Social media and digital technologies created a new media ecosystem that has become a challenge for democracy and its institutions – especially during elections. The fake news debate is symptomatic of this change.
On May 30, 2017 we will launch the debate with the first seminar on Social Networks and Populism with an expert from Jacques Delors Institut. On July 12, we host a lecture by dr Michał Kosinski, a psychologist and data scientist from Stanford University who developed a method to analyze people based on their Facebook activity.
A CIHR fellow explains how an algorithm is used by Polish job centres to sort the unemployed into three profiles. He analyses how lack of transparency of the algorithm and safeguards against errors of the system creates tension with the human and social rights of the unemployed.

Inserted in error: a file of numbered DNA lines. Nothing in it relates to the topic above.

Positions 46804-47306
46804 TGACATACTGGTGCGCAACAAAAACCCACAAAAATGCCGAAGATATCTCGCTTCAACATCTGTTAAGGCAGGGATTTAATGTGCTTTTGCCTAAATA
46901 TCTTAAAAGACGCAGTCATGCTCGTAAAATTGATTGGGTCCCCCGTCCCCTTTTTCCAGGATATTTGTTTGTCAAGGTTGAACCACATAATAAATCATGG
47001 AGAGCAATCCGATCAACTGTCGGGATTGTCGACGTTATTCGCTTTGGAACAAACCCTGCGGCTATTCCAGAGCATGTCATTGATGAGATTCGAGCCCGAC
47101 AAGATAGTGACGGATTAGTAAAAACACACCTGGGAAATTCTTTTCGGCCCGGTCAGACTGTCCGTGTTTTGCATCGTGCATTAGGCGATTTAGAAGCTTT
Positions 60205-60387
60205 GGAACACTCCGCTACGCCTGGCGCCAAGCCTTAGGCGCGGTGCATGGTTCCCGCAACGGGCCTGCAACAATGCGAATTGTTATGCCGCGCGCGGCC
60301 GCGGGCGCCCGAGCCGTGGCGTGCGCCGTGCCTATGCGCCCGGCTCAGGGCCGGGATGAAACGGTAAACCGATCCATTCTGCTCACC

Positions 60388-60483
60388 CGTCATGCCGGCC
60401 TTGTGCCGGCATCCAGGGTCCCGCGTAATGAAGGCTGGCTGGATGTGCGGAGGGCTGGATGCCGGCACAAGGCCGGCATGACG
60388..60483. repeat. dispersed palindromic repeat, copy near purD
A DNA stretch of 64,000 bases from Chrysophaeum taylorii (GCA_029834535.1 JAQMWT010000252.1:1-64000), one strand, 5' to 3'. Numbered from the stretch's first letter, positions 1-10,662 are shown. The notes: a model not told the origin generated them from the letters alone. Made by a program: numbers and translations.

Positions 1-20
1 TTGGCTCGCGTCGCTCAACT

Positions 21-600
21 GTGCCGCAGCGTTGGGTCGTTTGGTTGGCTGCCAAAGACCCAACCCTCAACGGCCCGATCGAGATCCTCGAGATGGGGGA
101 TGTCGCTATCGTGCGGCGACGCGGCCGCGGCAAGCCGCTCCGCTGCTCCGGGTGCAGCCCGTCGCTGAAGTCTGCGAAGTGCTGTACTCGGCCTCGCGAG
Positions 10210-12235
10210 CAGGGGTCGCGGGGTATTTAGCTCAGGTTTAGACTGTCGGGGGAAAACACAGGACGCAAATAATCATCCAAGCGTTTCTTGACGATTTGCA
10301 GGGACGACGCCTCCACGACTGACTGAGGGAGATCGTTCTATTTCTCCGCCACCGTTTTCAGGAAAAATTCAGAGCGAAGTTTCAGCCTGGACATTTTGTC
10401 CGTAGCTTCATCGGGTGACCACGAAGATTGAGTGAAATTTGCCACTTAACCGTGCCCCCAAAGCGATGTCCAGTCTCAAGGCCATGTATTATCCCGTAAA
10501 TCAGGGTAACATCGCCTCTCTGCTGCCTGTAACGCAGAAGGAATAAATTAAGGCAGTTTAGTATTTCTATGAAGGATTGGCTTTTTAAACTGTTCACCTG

This policy analysis prepared by Clément Perarnaud. The CIHR fellow examines the current legal framework for data protection in Tunisia and its development since the early 2000s.
There have been many developments in recent years in regards to the control of exports of surveillance technologies in Europe. The following document is designed to provide a brief overview of key developments in 2015 as well as a better idea of the current status of the main debates on export controls.
Our everyday life is shaped by computers and our computers are shaped by algorithms. Digital computation is constantly changing how we communicate, work, move, and learn. In short, digitally connected computers are changing how we live our lives. This revolution is unlikely to stop any time soon.
Dieser Gastbeitrag von Ben Wagner erschien zu erst in der Süddeutschen Zeitung vom 15. September 2015.
This article by Ben Wagner was published first in Süddeutsche Zeitung on September 15, 2015.